1-no parse8­00-no parse33­1-4no parse362
0 items
facebookyoutubegoogle plus
Sign up for our free newsletter
Each month we'll send you our email newsletter with:
  • Discounts & Specials
  • Demo equipment for sale
  • New product previews
  • Helpful advice from coaches and other industry professionals

View Newsletter Archives

Equipment for Gymnastics, Cheerleading, Dance and more

Gymnastics, Cheerleading and Dance

Featured Products

15% off during the month of July!

15% off during the month of July!

The NEW T-Trainer can help train skills for vault, tumbling AND bars. Shaped like a vault top, springy like a Mini Tramp and as useful as a vault board, the T-Trainer will quickly become your favorite training aid. The top surface is made with our Xtreme bed material and measures the same as a vault table, (3’ x 4’). Your athletes will love this bouncy vault top for Yurchenko’s, Tsuk’s, Handsprings and more.

view product info and video


15% off during the month of July!

15% off during the month of July!

Sticky Toes will help athletes perfect new skills much easier. Sticky Toes are designed to help the athlete realize when their feet are apart or together.

view product info and video


Featured Video

Tumbl TALK



Number Based Progressions

By James Parent
As a coach I find it difficult to keep athletes motivated to do progression drills once they finally do a skill for the first time. The thrill of being able to do the skill distracts them from wanting to do the lead-up drills. Take a back handspring for instance- an athlete will do thousands of jump backs, back handsprings over a barrel, and other shaping drills before they try a back handspring by themselves. Then, after they do the back handspring by themselves just once, they don't want to go back to the drills.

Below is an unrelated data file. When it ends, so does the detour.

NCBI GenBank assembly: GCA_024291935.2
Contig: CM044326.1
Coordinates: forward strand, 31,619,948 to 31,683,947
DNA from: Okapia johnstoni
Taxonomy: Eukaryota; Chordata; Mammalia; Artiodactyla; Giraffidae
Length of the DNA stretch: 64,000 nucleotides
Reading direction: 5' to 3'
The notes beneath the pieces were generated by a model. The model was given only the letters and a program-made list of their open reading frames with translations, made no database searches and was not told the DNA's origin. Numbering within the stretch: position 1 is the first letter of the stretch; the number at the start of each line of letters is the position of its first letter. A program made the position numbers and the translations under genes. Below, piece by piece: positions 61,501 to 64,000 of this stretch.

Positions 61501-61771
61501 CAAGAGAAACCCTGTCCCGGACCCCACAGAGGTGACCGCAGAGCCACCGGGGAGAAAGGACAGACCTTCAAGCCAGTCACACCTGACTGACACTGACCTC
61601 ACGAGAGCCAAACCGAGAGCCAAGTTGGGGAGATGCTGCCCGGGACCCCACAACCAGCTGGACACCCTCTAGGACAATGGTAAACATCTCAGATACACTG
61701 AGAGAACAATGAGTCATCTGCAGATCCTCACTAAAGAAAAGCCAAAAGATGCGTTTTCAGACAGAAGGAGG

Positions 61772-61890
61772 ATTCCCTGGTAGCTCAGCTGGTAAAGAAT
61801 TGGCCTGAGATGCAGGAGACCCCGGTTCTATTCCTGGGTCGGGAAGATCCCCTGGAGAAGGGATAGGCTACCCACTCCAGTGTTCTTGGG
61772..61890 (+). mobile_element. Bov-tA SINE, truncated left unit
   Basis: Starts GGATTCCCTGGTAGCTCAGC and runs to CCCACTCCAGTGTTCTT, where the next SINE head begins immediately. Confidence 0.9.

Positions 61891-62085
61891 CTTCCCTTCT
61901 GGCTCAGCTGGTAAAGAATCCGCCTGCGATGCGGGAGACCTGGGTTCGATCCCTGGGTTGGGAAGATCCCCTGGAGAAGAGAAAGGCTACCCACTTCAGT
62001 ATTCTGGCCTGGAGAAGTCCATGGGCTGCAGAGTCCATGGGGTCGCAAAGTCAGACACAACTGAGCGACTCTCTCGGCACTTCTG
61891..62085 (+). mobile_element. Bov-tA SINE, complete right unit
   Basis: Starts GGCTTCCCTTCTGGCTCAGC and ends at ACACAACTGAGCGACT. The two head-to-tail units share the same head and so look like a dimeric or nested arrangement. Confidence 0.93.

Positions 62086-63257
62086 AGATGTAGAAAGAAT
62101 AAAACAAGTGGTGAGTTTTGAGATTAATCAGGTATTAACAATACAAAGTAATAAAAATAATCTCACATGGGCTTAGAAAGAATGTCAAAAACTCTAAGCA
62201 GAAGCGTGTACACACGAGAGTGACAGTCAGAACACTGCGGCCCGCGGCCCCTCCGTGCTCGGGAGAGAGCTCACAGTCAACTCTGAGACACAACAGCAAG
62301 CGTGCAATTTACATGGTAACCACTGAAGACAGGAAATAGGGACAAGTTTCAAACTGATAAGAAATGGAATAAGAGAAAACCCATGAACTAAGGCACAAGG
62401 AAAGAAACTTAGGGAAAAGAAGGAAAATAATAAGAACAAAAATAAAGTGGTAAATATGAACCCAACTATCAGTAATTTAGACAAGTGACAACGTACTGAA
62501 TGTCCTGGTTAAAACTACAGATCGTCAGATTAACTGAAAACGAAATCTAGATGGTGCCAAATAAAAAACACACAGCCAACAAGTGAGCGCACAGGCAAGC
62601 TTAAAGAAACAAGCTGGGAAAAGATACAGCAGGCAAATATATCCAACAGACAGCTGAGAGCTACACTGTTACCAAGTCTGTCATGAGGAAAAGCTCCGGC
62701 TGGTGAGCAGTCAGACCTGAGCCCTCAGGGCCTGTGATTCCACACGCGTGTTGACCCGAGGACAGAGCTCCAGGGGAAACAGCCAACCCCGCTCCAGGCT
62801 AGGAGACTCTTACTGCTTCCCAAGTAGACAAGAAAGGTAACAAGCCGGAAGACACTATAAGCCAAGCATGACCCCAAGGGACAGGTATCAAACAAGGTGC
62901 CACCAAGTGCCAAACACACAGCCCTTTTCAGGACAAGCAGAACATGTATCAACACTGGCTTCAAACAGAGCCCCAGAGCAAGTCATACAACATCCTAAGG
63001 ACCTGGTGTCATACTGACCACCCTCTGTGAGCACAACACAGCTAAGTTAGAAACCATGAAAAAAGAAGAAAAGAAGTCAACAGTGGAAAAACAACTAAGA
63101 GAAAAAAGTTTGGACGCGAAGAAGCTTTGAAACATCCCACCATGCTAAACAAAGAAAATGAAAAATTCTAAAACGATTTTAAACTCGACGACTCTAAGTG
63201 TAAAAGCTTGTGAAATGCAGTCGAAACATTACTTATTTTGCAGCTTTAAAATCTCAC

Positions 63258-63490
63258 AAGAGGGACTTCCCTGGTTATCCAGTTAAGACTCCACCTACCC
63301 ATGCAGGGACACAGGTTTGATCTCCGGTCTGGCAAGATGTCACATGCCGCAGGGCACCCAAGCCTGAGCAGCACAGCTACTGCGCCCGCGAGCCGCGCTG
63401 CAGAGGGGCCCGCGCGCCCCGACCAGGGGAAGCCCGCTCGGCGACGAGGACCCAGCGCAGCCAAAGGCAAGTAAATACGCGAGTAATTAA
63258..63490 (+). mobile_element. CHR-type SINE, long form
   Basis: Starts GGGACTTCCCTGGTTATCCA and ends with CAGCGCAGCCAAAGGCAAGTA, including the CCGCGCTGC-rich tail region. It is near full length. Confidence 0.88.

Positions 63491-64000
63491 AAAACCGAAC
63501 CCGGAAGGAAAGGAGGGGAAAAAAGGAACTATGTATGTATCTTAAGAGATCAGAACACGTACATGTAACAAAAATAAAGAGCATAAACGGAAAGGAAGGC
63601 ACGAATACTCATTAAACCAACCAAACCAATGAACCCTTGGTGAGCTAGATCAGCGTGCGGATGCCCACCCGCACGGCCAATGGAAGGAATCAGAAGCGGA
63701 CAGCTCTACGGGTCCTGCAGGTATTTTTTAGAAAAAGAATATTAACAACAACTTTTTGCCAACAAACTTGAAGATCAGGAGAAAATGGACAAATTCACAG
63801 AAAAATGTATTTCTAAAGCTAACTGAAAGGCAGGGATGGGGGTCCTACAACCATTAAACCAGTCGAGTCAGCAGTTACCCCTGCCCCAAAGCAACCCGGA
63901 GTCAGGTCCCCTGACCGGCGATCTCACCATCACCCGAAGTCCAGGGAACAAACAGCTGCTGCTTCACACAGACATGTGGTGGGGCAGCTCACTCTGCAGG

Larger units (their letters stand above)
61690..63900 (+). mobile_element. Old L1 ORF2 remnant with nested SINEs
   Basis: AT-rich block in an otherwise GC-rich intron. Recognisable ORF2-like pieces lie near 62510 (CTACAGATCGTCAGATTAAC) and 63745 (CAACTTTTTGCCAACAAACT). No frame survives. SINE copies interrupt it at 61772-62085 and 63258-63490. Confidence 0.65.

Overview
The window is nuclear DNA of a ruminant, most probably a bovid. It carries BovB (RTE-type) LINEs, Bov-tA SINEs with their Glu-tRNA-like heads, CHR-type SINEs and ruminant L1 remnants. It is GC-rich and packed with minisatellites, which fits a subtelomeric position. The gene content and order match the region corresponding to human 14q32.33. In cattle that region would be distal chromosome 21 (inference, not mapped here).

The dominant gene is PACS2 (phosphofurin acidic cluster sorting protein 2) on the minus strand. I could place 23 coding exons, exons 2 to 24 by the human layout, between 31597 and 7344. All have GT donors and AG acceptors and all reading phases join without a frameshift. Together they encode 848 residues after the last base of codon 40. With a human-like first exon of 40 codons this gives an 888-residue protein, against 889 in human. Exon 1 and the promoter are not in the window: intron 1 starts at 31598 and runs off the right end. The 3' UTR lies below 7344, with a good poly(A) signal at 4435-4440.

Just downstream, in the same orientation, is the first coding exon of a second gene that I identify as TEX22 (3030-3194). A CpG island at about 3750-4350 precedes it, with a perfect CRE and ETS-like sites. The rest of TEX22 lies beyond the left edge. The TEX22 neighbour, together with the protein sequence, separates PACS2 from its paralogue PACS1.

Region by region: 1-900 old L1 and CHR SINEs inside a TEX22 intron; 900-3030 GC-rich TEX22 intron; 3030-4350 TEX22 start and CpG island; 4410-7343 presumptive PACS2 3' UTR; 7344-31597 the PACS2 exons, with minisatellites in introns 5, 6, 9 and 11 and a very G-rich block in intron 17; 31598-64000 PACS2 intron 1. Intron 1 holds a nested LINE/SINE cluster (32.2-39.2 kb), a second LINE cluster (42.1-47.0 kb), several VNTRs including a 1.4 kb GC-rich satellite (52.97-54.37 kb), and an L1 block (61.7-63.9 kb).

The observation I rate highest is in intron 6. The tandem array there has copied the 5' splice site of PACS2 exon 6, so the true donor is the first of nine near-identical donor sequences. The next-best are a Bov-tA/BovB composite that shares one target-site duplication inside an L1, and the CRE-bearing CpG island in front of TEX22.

Any coach or a parent knows that doing something ONCE does not mean you have mastered this skill. In fact, in the path of skill mastery, the first is only one of many, many more before an athlete masters a skill. So how do you get those kids to understand the importance of those drills even after they have successfully accomplished the skill?

I propose you try this: make a plan with the student that they need to do 10 (or whatever number you deem safe) of the lead-drills for every one attempt of the actual skill. If they can do this without missing the skill once then challenge them the next practice to do 9 lead-up drills for every one attempt. There are a couple of things that this process accomplishes. [Read More]

older entries